Mount a clean, quiet, fuel efficient 4 stroke outboard on the transom of your sailboat
Installing a retractable four stroke outboard on your sailboat
with a retractable mount that eliminates prop drag while sailing
by Adrian Biffen
The venerable old Volvo 2 cylinder inboard diesel was seized
when we bought Serenade, our 30' sailboat. I've never liked the smell of diesel fuel, or the exhaust emissions, or the vibration and noise of high compression diesel engines, so for me this was a good thing. I decided to convert the engine compartment into useable stowage space, and get all the noise and emissions out of the boat altogether by mounting a retractable four stroke gasoline outboard on the stern transom.
She was well suited to this application, having a forward slope on the transom of about 20 degrees, allowing me to easily raise the engine completely clear of the water, eliminating propeller drag while sailing. I also liked the idea of eliminating any electrolysis and fouling while at dock, since the engine would have no contact with the salt water when retracted.
I was concerned about upsetting the balance of the boat, since any weight applied away from the longitudinal center of buoyancy can affect the pitching motion of the hull (and other parameters), so I looked carefully at the outboard marketplace before choosing the Nissan 9.8 hp 4 stroke (with the long shaft and
remote control electric start options). I've had Nissan motors before and they have proved to be reliable, quiet, fuel efficient and well engineered (they make 4 strokes for Merc, and are the same engines, see them at the WestMarine.com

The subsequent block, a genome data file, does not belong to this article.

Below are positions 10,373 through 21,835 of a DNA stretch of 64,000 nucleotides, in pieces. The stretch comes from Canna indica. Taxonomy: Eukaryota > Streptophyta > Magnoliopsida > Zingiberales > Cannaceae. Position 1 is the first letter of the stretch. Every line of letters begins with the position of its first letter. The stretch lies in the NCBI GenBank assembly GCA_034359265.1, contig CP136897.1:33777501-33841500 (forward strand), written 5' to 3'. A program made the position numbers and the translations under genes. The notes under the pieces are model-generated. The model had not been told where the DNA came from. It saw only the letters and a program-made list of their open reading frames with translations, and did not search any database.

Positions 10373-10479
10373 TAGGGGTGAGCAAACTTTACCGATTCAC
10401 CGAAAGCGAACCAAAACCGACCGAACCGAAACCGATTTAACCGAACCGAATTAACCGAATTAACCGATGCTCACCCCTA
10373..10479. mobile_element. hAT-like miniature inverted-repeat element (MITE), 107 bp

website). It has 'low oil', 'no oil', "over-rev" and 'overheat' warning systems, and a 3 star emissions rating. At 85 lbs, it was the lightest engine I could find in its class, so the impact on hull trim would be minimal. The fuel from the built-in tank is passed through a large fuel/water separation filter, with a replaceable filter element.
I didn't want to have the engine tilt, and I didn't want to have to wrestle with fiddly release mechanisms, typical of standard outboard mounts, that tend to jam just when you need to deploy engine power the most, so I set out to design a sliding 'car' system that would move the engine smoothly up and down the stern, holding it in a vertical position. I wanted it to be a gravity based system so that the retracting could be easily motorized later, with the ability to be cut loose to drop instantly in case of an emergency.
Another very important factor is the need to have the engine as deep and as close to the stern as possible, to minimize any chance of the prop coming out of the water, causing the engine to race and over-rev in rough seas - a common problem for many stern mounted sailboat outboards. This design approach accomplishes just that. One very nice related feature of this engine is that it has an over-rev limiter that automatically throttles back the engine and triggers an audible alarm and trouble light if does exceed maximum RPM. I haven't had this happen from the engine leaving the water, but it did happen once when I was motor sailing and the wind picked up considerably, accelerating the boat and suddenly taking the load off the engine (still in the water), while running at maximum cruising speed (6 knots).
I tried several approaches that worked reasonably well, such as a plywood board sliding in 2 parallel aluminum 'u channel' sections (in the picture above), but the biggest problem I ran into was the rotational torque that exerted a twisting force on the mount, even just from the weight of the engine at rest (not to mention the additional torque applied when it was actually pushing the boat). This factor created too much friction for it to slide down by itself and I was constantly having to push it down with my pike pole to get it into the water - not a great thing when you're under sail, single handing. It also created very heavy loading on the assembly when underway, and I had to reinforce it to prevent it from failing. Retracting it was never a problem, as I used a standard boat trailer winch for lifting it that had plenty of pulling power.